Ballot access laws for primaries are highly variable between different states. In Arkansas, California, and Massachusetts, the state simply accepts the candidates approved by the party leadership. In the District of Columbia, a candidate must collect signatures from one percent of the party’s registrants. In Illinois, candidates in the primaries were required to collect a minimum of 3,000 signatures. The Illinois Greens, by petitioning, succeeded in placing Ball, McKinney, Mesplay and Howie Hawkins (a stand-in for Nader), on the ballot last fall.

Although the Green Party currently has ballot access in 21 states, not every party with ballot access is eligible for a state-funded primary. In some states, such as Arkansas, California, D.C., Illinois, and West Virginia, having ballot status automatically allows a state to hold a primary. However, other states make distinctions between ballot-qualified minor and major parties. In Texas, for example, it is possible for a party to get ballot status by winning five percent of the vote in a statewide race, but to not be eligible to hold a primary if the party did not get three percent of the vote in the previous Governors race.

Parties that are ineligible for state-funded primaries are holding caucuses, conventions, or mail ballots of their membership. On March 4th, the Green Party of Minnesota plans to hold its caucus. The Green Party of Virginia will conduct a mail ballot in March. The Green Party of Pennsylvania will hold county caucuses from April 24 through May 10. The Green Party of Texas will hold its nominating convention in June.

A complete nomination calendar, including party primaries, conventions, caucuses and state delegate selection timing, is at www.gp.org/2008-elections/ president/nomination_calendar.

Delegate apportionment: state and national

The PCSC is encouraging as many state parties as possible to have their delegates chosen and instructed by April 1. Under the convention rules passed by the Green National Committee in November 2007, “States are urged to provide in their Delegate Plans for a delegate selection process that offers representation proportional to the support each candidate enjoys within the state Green Party represented by the delegation† and that allows the delegation to reflect the diversity within the state Green Party and the state’s population”.

In January 2008, the National Committee approved a delegate apportionment formula (Proposal 336) establishing that GPUS affiliated caucuses and state parties shall receive four times the number of delegates allocated for the Green National Committee. Unaffiliated states, territories and caucuses, credentialed according to convention rules or affiliated after apportionment, shall be allocated four votes and four delegates.

Each delegate seat counts for one vote. Proxy votes are allowed, as provided for in the convention rules, as long as the total number of votes cast for does not exceed twice the number of voting delegates in attendance for that delegation.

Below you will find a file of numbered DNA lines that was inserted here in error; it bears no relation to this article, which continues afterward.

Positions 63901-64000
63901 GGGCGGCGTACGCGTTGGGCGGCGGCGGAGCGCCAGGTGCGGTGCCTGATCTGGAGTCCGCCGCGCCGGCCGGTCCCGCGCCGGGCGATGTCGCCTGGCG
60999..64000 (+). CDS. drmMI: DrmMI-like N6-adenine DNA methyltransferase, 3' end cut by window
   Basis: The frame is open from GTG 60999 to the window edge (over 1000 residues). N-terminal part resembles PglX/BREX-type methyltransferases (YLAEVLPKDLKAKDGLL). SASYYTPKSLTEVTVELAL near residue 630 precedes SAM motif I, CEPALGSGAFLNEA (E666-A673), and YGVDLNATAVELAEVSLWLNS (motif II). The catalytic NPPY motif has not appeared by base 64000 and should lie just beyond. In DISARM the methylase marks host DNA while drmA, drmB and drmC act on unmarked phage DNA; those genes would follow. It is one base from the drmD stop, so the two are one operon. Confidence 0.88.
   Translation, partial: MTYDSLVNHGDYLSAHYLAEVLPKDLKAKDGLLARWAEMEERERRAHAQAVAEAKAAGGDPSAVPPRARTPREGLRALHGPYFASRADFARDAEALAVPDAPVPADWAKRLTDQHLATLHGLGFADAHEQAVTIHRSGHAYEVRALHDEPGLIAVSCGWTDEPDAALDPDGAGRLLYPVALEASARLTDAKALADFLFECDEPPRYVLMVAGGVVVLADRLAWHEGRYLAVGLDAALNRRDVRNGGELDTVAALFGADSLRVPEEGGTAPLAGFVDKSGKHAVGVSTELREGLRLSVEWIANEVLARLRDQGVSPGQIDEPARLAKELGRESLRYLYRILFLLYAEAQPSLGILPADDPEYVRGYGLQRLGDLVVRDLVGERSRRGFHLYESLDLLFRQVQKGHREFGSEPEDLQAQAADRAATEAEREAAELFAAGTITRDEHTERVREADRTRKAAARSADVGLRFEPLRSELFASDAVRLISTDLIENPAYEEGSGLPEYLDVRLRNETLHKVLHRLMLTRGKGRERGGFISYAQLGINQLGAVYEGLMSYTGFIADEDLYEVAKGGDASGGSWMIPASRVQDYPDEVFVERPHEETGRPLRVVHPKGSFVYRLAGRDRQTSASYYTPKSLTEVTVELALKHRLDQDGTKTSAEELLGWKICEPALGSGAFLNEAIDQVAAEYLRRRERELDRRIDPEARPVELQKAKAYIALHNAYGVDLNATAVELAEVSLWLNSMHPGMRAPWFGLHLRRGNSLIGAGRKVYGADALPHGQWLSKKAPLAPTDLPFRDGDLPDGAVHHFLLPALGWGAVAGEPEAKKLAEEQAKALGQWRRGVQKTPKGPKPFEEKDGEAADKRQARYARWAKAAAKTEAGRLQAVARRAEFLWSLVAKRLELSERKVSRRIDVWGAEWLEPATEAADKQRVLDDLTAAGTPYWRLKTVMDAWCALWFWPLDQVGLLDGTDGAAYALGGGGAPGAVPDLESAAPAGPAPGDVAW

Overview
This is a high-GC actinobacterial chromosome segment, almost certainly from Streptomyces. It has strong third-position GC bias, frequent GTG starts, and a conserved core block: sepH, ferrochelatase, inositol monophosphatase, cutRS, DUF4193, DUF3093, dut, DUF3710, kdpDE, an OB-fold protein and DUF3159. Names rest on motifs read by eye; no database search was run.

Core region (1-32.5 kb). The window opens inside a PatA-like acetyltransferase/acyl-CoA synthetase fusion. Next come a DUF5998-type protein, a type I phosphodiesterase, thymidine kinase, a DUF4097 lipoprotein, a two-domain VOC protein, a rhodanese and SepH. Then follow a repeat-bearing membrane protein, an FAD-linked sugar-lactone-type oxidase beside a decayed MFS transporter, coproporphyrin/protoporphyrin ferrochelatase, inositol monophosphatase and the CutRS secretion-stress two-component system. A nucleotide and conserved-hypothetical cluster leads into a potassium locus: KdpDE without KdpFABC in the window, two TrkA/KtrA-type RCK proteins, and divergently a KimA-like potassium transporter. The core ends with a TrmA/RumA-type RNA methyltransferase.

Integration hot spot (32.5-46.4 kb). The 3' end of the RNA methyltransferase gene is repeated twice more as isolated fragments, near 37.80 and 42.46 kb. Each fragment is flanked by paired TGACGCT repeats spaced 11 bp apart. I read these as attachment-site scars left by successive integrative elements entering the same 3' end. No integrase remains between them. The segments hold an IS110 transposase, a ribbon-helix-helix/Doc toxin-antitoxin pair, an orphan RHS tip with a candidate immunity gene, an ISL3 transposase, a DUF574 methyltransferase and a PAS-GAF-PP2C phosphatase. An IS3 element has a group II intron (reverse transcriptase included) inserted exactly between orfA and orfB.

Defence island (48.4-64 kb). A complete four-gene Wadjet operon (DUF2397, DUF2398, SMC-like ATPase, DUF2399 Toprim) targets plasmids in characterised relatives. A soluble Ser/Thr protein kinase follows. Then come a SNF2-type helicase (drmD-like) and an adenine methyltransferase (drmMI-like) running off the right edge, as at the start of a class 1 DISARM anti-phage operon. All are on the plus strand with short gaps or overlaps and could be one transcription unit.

A complete breakdown of the number of delegates per state is available at www.gp.org/cgi-bin/vote/propdetail? pid=336

Recognized declared presidential candidates as of late January 2008

Jesse Johnson is the co-chair of the Mountain Party of West Virginia, which became affiliated with the Green Party of the United States at the national meeting in Reading last July. He produced, directed, and acted in many plays and films, and founded Talkback, Children Respond to Violence in the Media, which uses the arts to teach inner-city elementary school students how to combat violence. He was the Mountain Party’s candidate for Governor in 2004 and U.S. Senate in 2006.

Cynthia McKinney was elected to the Georgia state legislature as a Democrat in 1988 and to Congress in 1992. She was the first African-American woman from Georgia in the U.S. House of Repre senta tives, serving in Congress from 1993 to 2003 and from 2005 to 2007. She served as an advocate for voting Hurricane Katrina victims disenfranchised in the 2000 and 2004 election. Last year, she left the Democratic Party and registered as a Green.

Kent Mesplay has been a registered Green since 1995 in California, serving as one of his state’s delegates to the Green National Committee since 2004. He has worked as a substitute teacher and an Air Quality Inspector at the Air Pollution Control District, San Diego. He also served as the president of Turtle Island Institute. In 2004, he ran in the Green presidential primaries and caucuses, and in 2006, in the Green primary for U.S. Senate.

Kat Swift is a member of the Green Party of Texas, having served on her party’s State Executive Committee and as co-spokesperson for the national partys Womens Caucus. She has served as a facilitator for the Green Party and for several other organizations, groups, and coalitions, including Clean Money San Antonio and SA Democracy Now. She currently works as an accountant. In 2007, she became the first Green to run for the City Council of San Antonio.

Recognized draft presidential candidates as of January 2008

Ralph Nader has been a long-time advocate for consumer rights, environmental causes, product safety, and greater government and corporate accountability. He helped to pass numerous reforms, including the National Automobile and Highway Traffic Safety Act, the Clean Air Act, the Clean Water Act, and the Consu mer Product Safety Act. He founded or sponsored many organizations, including Public Citizen and Multinational Monitor. In 1996 and 2000, he was nominated as the Green Partys Presidential candidate.


Note: Subsequent to the publication of this issue, Ralph Nader announced his candidacy for President as an Independent